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Miss Information: What to do when no one texts you back
She texts back, “Yes, it was fun!” We agree to do it again. Then, when I suggest we do something again…nothing.
by Cait Robinson
Have a question for Miss Information? Send it to firstname.lastname@example.org. Submissions may be edited.
Dear Miss Information,
I’m a guy in my mid-30s, recently divorced. Not sure that matters. I’ve been going on a lot of first dates lately. Some are more successful than others, but I’m shocked at the rudeness a lot of these women exhibit. It seems to be acceptable to turn someone down by ignoring them, which gets my goat.
This has happened to me several times. I had a great time and text her to tell her so. She texts back, “Yes, it was fun!” We agree to do it again. Then, when I suggest we do something again…nothing. Whether I text, call, or email, I get no response. It sucks. If you didn’t want to see me again, why don’t you just tell me?
This isn’t a matter of my self-esteem getting hurt. It’s a matter of politeness. Am I overreacting by expecting people to be honest? How is this disappearing act so widespread?
Dear Radio Silence:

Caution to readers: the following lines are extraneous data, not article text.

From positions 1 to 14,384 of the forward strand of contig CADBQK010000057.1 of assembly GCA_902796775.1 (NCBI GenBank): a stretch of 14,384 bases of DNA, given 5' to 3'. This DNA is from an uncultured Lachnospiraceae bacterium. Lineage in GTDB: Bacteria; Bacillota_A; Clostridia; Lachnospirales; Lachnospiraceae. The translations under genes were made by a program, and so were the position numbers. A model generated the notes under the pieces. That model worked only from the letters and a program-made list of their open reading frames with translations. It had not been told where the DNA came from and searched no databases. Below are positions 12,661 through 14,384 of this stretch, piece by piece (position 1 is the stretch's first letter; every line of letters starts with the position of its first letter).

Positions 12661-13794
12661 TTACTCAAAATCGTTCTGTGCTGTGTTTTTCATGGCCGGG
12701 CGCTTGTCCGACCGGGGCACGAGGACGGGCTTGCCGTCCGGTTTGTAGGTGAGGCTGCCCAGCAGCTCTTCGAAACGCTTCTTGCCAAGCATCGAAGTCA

If you go around using phrases like “gets my goat,” I’m hoping that you also wear high-waisted khakis, use coupons at the grocery store, and sit on park benches feeding the pigeons. Your slang is the tops.
You aren’t being hypersensitive: getting brushed off sucks. It is fairly callous to ignore someone, especially because they like you, because you’re so charming and your laughter is so infectious. However, most people opt for the “fade into the sunset” approach because it requires courage and tact to shoot someone down, and it seems most people have those things in short supply.
It’s disappointing but probably unsurprising that many people would rather avoid confrontation, even at the expense of their date’s sanity. And, like you described, it’s all the worse when the rejection rides in on the coattails of a lot of positive signals, future plans—even after multiple dates. We should all grow up enough to take responsibility for not wanting to kiss someone (and, when the tables are turned, to handle not being kissable gracefully).
So, Radio Silence, I agree with you: it’s poor form to ignore a date and hope they go away. In my mind, it’s a pretty cut-and-dried case of etiquette breakdown at best, and selfishness + coldness at worst. Rather than shake my walking stick at the poor upbringings of kids today, though, I want to turn this over to the commenters. Like Radio Silence said, weaseling away from dates is pretty widespread. Statistically, I’m guessing it’s happened to all of us and at least a few of us have done it ourselves. So, does anyone have a defense of disappearance?